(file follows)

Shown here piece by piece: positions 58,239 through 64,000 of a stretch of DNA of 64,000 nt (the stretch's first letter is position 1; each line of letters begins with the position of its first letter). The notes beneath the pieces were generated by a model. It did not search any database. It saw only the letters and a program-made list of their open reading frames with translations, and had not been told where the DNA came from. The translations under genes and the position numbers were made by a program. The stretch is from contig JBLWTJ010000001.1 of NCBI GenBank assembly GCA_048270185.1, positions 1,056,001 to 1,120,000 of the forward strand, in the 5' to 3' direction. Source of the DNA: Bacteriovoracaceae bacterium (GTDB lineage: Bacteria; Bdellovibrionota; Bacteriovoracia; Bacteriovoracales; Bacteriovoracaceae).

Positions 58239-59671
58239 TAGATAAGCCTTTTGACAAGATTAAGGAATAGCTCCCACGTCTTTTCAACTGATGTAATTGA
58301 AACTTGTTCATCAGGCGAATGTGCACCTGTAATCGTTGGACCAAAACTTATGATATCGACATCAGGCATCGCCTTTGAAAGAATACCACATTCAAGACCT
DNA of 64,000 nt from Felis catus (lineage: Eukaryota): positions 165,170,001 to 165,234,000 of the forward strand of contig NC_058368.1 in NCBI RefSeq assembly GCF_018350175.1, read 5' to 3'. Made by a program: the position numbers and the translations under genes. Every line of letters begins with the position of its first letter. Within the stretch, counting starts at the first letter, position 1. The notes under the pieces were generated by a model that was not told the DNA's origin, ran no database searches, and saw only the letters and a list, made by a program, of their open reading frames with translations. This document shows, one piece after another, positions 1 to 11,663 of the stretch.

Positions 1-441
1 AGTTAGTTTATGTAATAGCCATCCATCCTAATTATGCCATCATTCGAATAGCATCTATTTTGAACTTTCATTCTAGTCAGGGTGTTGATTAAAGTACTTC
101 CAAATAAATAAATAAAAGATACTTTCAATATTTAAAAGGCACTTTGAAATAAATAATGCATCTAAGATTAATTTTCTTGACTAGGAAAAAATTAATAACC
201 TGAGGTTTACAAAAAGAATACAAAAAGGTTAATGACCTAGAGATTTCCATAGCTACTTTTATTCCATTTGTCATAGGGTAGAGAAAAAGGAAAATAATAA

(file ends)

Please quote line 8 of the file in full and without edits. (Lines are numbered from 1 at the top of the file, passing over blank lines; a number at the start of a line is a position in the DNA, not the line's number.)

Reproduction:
101 CAAATAAATAAATAAAAGATACTTTCAATATTTAAAAGGCACTTTGAAATAAATAATGCATCTAAGATTAATTTTCTTGACTAGGAAAAAATTAATAACC